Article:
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Car stereo amperage

Last response: in Other Consumer Electronics
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August 21, 2007 4:12:59 PM

Hi

I'm wondering how much a car radio/stereo player/amplifier will take electricity (I mean those which you have in your car). You do know those ones? I can't explain more.
It's a cheap one an the amplifier is normal 4x45W.
I'd like to use one not-in-a-car and don't know how strong power supply it needs. Might it be 10A? 15A?

Thanks in advance.

More about : car stereo amperage

August 28, 2007 4:16:11 PM

Okay, I've figured it out, it'll take around 15A.
November 26, 2007 2:03:02 AM

Depend on the speakers you put in and the output level you listen to.

average probobly 5 to 10 amps. crank it high 'till you hear distortion and you'll be making 8 - 12. By then your car stereo will shutdown or die if not the speakers that gave in first.

Unless your absolutely regulating 12V DC then your at the mark. but car battery put out 14.5 at full charge to around 11.0 with all your equipment running. In anycase I don't think you'll be making 10 amps constantly. thats too load to listen too in close proximity.
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May 29, 2008 8:31:26 AM

I'd steer away from using a car amp for "non-car use" - car amplifiers aren't especially good quality (sonically), and they're quite inefficient (use a lot of power, and generate wasted heat)

If u insist on using a car amplifier -

-If your amp draws ~ 15A, get a 18-20A power supply. The current drawn isn't continuous, it spikes and dips according to the music you play, and the volume. e.g. Low volume = less current, bass transients and techno music = a lot of current drawn. You need to overrate the PSU substantially, to allow for these spikes - not doing so will cause the power supply to burn out with extended use, or may constantly trip its overload protection mechanisms. (If you amp draws less, than over-rate proportionally - for 5A draw, 8A PSU, 10A draw, 14A PSU)

-To ensure you reach the amps max power and efficiency, use a 13.8-14.5V supply voltage. Do NOT exceed 14.5V. As rexter said, the actual battery voltage is higher than 12V. ~14.1V is ideal.

-Use a "low noise" power supply, or a transformer based alternative. Some of the cheaper switchmode power supplies give out really dirty voltage - this comes through the speakers as hissing, pops, high pitched squealing, clicks etc.

-Make sure you use big thick power cables from the PSU to your amp

-----------------------------------

To calculate approximately how much current an amplifier draws -

Total Power / Supply Voltage = Current; then increase by 20% to allow for inefficencies.

So for 4x45W:

180W / 13.8V = 13.85A
13.85 X 1.2 = 16.6A MAX

It does seem like a lot, but it isn't continuous, and most car amps will never reach their "labeled power" without heavy distortion, so in effect, the max current draw will be ~13-14.5A, as you said, so use a 16-18A PSU.

Hope thats clear enough

August 20, 2008 4:40:29 PM

By the way, if you are talking about the head unit ie. the car stereo itself doing the amplification, then the 45w story is horse manure as you can only get maximum 22w (RMS) out of 12V. This 45w or whatever is the absolute peak rating similair to PMPO (Permissible Maximum Power Output (me thinks)).

Car audio amps obviously offer much higher outputs than the head unit can but that is due to the switched mode power supplies within these amplifiers which boost the input voltage allowing for much higher amperes to be drawn. Head units do not have this feature (none that I have ever encountered).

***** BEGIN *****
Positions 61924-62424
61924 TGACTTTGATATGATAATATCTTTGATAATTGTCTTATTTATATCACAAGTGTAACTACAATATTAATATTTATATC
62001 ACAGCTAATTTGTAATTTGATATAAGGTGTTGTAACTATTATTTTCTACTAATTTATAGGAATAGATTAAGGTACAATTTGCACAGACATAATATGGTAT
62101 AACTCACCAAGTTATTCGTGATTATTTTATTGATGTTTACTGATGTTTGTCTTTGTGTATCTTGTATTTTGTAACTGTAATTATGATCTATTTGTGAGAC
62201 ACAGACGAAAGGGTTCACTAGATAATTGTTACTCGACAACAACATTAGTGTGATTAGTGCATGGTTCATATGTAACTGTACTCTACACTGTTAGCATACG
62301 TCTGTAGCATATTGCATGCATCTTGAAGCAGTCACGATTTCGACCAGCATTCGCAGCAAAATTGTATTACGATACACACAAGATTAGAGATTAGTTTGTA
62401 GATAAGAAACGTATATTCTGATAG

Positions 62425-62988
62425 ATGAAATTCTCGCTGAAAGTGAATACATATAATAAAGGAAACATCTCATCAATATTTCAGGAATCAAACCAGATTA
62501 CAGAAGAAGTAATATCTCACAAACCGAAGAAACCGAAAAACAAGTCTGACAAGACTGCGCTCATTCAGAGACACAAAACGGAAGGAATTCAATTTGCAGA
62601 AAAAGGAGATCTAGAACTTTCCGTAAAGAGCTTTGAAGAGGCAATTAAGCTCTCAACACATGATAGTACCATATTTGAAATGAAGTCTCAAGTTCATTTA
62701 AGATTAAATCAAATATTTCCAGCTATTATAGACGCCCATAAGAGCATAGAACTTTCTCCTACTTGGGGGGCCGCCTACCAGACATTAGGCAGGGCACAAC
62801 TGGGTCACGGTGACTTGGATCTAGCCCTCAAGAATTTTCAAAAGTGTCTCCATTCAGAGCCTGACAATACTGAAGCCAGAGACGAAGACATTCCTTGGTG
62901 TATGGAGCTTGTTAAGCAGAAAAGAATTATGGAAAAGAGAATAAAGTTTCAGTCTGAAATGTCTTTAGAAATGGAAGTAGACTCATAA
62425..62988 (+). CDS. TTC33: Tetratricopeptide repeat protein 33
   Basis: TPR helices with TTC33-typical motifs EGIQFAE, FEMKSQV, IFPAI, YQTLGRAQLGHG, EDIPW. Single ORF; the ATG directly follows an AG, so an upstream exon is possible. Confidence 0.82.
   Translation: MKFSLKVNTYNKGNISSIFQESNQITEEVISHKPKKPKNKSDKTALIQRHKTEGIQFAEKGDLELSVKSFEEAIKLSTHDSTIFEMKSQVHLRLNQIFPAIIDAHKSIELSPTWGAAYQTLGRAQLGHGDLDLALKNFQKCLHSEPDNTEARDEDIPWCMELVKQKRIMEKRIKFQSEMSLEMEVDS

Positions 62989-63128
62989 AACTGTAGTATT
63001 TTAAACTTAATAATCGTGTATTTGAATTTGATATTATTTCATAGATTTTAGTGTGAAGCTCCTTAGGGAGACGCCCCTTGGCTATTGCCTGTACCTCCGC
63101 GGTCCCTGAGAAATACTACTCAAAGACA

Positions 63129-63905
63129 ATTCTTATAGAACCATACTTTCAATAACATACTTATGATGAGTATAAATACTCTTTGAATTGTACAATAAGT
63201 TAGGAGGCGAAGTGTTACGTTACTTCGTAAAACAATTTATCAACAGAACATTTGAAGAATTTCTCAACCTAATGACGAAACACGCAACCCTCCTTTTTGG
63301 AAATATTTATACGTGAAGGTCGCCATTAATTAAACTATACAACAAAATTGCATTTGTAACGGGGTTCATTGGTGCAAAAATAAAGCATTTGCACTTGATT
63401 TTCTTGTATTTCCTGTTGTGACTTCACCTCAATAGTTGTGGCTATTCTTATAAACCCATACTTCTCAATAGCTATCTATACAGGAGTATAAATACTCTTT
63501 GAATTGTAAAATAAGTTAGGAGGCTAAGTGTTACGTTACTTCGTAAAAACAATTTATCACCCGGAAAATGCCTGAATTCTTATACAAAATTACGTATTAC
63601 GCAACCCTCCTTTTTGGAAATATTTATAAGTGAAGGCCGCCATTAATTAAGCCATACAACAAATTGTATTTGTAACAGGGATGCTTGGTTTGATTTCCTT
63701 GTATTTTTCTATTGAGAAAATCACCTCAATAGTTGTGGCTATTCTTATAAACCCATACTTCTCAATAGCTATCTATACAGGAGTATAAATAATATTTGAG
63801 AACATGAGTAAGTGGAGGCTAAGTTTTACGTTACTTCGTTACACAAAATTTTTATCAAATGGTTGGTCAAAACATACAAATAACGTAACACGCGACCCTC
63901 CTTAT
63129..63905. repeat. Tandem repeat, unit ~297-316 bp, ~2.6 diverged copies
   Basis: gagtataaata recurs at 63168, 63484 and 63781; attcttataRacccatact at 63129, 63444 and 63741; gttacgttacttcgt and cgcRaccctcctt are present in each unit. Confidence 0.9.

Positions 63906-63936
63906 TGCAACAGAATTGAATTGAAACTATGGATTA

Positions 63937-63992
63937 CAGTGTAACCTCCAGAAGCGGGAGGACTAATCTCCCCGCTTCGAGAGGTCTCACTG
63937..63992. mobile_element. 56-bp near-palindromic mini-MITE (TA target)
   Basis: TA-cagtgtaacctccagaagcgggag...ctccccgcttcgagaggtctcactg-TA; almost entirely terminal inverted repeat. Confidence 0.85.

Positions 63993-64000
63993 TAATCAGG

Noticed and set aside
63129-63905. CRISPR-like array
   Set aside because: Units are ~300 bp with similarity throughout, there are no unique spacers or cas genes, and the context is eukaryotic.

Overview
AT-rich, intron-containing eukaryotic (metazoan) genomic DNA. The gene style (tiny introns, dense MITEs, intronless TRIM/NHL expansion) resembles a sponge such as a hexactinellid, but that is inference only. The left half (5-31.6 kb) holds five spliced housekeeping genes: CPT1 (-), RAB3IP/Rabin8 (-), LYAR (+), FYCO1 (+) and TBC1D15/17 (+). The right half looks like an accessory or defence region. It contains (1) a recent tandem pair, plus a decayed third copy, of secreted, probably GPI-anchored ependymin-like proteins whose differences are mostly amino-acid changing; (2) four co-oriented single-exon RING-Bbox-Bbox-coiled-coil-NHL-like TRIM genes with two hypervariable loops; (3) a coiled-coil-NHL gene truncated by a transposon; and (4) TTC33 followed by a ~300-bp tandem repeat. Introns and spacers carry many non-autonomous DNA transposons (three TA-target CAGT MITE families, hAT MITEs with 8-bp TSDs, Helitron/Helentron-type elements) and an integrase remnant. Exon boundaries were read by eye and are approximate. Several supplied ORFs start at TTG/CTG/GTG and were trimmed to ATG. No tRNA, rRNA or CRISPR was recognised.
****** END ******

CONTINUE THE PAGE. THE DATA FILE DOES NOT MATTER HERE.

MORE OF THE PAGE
Why I am saying this is that you do not need such a powerful power supply,check what the fuse rating is on the head unit and add a few more amps to that and thats what PSU you require (excluding other additional equipment which may draw more power. My head unit uses a 3 amp fuse in line with the main +12v supply.

Do not use the fuse rating of lets say the yellow or orange wires as these are to protect the head unit from blowing while switching on numerous amplifiers etc.

Years ago when I was a kid I was powering a cheap head unit with a cheap PSU, I blinked and the head unit blew up, all capacitors were well, visibly damaged! The voltage regulation and filtering was inferior.
August 18, 2012 1:15:09 PM

HELP! I have a 94 conversion van that has 6 speakers. A couple of the speakers were blown and the others didn't sound great. I bought 6 new speakers (250W) and installed them. The two front speakers sound great. The back four don't. How come? Do I need an amp or what? The radio in the van is after market and was installed by Best Buy about 10 years ago. New radio? Let me know.
January 3, 2013 12:05:18 AM

Hi,

I'm in a similar situation, where I have done a custom car audio install and want to power 2 out of 3 amps from household 240v connection. I have done the maths that technology-sponge recommended but totaled a 115(*1.2) amp draw which i'm not sure is right. is it possible to have someone help me out with the maths / what equipment I should be using.

Here is what I would like powered off the 240v line.

PA660.4 - 2 ohms: 75watts x 4 chan.
PAD1000.1 - 2 ohms: 800 watts x 1 chan.
PAD4000.4 - 4 ohms: 125 watts x 4 chan.

I've been looking at something like this 13.8V 40A Switchmode Laboratory Power Supply here would it work or just fail entierly?

What's your thoughts?
I was hoping to not use a car battery charger as this defeats my intended outcome. Also I will have a Rockford Fosgate 2 Farad capacitor between whatever I have to provide power and the actual system.

Thanks in advance :) 
!